One of Patrick White's most loved novels in which he creates a memorable portrait of human resilience
Stan Parker, with only a horse and a dog for companions, journeys to a remote scrubby patch of land that he has inherited in the Australian hills. When the land is cleared enough for a rudimentary house to be built, Stan brings his new wife, Amy, to the wilderness. Together they struggle to establish a home for themselves and their growing family.
And together, but essentially apart, they face everything from the domestic upheavals of birth and death to natural disasters. In this chronicle of simple lives in joy and sorrow, Patrick White creates an evocative monument to human endurance.
#89 in Australia’s Top 100 Favourite Homegrown Reads
Patrick White was born in England in 1912 and taken to Australia, where his father owned a sheep farm, when he was six months old. He was educated in England at Cheltenham college and King's College, Cambridge. He settled in London, where he wrote several unpublished novels, then served in the RAF during the war. He returned to Australia after the war.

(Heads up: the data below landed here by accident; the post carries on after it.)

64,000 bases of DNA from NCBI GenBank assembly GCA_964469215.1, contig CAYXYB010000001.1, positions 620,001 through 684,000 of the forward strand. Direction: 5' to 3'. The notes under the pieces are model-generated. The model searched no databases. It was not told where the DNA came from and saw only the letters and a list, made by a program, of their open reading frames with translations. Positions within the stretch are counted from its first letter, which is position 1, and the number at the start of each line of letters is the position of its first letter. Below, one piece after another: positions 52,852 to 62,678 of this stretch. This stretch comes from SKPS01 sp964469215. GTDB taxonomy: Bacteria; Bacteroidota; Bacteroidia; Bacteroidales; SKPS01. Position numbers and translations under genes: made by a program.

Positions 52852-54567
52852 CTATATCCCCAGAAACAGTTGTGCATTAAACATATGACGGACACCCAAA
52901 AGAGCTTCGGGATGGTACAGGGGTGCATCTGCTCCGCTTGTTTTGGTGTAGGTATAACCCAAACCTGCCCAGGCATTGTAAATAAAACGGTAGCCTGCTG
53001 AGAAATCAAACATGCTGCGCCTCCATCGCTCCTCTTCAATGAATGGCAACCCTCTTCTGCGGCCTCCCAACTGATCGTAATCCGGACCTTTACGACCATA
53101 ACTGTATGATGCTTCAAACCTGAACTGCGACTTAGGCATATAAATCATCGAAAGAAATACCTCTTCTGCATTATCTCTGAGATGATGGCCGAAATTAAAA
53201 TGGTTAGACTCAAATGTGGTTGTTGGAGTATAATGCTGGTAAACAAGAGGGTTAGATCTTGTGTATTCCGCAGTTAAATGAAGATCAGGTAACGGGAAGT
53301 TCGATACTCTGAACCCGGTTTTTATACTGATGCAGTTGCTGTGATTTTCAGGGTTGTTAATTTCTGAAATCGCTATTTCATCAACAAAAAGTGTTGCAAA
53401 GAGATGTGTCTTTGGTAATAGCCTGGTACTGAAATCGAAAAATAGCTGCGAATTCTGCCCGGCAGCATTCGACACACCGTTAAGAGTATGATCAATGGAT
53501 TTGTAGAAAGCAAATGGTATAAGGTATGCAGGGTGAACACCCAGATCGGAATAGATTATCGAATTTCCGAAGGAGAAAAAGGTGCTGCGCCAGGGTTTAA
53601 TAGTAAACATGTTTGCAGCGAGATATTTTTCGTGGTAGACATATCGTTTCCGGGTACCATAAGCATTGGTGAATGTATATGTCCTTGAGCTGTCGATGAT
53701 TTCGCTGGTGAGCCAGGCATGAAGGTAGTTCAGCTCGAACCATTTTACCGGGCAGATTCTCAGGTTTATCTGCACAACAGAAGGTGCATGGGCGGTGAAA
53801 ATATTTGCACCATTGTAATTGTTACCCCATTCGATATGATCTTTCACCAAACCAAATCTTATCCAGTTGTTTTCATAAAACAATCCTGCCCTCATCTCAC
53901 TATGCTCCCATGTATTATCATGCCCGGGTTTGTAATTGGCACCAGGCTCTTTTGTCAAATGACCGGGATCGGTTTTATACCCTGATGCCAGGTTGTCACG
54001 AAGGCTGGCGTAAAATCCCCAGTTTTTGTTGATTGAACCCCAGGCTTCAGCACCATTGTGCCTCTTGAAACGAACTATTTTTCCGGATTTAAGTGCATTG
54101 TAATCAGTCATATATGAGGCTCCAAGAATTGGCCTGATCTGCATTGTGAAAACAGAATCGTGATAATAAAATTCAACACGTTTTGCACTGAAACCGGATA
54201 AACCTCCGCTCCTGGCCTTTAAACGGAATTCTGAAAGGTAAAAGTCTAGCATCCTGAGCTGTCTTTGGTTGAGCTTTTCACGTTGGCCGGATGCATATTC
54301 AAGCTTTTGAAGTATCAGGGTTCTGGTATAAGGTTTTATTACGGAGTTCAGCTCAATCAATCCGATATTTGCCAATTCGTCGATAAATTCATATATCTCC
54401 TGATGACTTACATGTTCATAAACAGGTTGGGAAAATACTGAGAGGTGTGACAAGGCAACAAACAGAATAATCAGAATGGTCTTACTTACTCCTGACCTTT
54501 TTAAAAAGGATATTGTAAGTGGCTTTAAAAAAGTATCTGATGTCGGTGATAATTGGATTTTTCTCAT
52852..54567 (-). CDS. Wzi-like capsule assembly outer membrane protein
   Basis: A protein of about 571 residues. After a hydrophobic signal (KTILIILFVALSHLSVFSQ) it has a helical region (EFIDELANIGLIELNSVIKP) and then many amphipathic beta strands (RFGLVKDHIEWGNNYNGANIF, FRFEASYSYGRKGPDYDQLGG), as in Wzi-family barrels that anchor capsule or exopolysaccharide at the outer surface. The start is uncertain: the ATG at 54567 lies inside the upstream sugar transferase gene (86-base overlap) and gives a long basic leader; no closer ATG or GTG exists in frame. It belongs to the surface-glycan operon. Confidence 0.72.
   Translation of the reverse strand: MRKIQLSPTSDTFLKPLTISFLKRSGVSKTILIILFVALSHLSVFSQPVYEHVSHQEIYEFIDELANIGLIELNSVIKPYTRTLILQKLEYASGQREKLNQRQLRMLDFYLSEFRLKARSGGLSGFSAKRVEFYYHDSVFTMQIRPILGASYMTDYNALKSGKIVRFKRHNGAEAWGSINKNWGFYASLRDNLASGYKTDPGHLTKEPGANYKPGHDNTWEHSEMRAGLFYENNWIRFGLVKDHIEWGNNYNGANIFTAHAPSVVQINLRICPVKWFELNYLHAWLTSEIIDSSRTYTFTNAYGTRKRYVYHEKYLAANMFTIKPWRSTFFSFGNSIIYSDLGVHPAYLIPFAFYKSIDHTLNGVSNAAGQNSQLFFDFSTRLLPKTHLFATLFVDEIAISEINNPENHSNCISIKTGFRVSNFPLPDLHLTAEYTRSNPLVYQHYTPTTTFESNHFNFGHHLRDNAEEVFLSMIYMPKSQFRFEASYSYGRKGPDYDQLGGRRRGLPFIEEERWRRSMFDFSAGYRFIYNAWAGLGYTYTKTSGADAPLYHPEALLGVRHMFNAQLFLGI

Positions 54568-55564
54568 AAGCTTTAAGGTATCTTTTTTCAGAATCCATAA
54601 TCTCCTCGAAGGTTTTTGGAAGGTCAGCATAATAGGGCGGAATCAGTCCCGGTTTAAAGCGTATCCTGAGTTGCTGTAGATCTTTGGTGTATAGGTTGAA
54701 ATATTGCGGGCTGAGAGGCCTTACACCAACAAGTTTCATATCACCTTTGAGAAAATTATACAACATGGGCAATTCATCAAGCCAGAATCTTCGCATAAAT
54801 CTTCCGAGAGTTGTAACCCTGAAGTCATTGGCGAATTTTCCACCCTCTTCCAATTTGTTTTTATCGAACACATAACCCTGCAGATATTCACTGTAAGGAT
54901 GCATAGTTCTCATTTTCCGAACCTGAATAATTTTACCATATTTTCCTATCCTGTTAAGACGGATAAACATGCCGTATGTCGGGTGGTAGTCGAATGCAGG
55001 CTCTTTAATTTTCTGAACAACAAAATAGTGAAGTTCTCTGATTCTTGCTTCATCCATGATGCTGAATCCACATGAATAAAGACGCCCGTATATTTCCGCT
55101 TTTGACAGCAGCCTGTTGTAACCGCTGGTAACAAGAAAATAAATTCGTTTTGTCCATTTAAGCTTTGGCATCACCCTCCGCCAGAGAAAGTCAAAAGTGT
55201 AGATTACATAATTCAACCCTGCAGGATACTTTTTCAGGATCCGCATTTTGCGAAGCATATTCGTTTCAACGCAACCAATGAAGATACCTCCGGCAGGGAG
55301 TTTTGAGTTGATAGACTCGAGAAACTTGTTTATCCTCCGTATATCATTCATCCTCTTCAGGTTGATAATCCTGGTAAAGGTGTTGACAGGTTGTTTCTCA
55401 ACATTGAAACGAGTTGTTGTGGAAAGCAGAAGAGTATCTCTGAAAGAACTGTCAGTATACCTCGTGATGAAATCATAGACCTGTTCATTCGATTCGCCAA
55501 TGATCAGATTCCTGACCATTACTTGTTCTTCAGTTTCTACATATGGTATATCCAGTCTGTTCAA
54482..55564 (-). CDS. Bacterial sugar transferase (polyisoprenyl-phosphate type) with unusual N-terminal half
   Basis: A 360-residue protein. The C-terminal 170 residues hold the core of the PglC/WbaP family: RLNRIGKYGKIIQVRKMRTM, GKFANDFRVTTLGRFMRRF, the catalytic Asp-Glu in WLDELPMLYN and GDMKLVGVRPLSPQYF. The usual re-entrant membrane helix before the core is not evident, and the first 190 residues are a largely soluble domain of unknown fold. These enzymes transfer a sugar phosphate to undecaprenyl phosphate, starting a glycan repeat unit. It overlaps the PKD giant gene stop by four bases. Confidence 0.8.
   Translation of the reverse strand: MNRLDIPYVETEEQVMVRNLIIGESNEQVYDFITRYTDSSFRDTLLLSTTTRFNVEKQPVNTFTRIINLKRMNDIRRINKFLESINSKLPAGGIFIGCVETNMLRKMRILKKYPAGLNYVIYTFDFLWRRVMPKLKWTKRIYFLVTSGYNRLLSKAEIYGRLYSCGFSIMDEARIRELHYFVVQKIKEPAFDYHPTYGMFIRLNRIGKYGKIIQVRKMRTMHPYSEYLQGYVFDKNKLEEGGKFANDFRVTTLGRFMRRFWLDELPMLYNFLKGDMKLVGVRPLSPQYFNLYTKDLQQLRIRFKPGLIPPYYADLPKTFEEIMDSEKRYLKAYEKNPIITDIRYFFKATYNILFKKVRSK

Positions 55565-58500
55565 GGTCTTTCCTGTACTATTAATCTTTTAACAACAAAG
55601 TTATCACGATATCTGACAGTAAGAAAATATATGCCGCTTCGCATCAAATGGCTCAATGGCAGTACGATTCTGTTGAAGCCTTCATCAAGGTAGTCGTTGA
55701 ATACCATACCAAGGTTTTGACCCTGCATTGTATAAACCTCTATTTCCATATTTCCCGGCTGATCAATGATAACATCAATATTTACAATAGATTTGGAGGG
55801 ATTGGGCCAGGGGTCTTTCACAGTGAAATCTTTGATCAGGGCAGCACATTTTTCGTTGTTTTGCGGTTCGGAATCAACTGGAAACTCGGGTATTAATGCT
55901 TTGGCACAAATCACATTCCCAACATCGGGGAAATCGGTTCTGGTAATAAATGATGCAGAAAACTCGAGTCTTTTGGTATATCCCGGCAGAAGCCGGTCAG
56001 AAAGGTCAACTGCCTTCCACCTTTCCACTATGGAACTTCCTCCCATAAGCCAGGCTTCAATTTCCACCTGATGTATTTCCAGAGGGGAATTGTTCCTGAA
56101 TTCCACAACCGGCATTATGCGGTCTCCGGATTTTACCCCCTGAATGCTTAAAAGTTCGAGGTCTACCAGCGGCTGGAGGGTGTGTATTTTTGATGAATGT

He became the most considerable figure in modern Australian literature, awarded the Nobel Prize for Literature in 1973. The great poet of Australian landscape, he turned its vast empty spaces into great mythic landscapes of the soul. His position as a man of letters was controversial, provoked by his acerbic, unpredictable public statements and his belief that it is eccentric individuals who offer the only hope of salvation. He died in September 1990.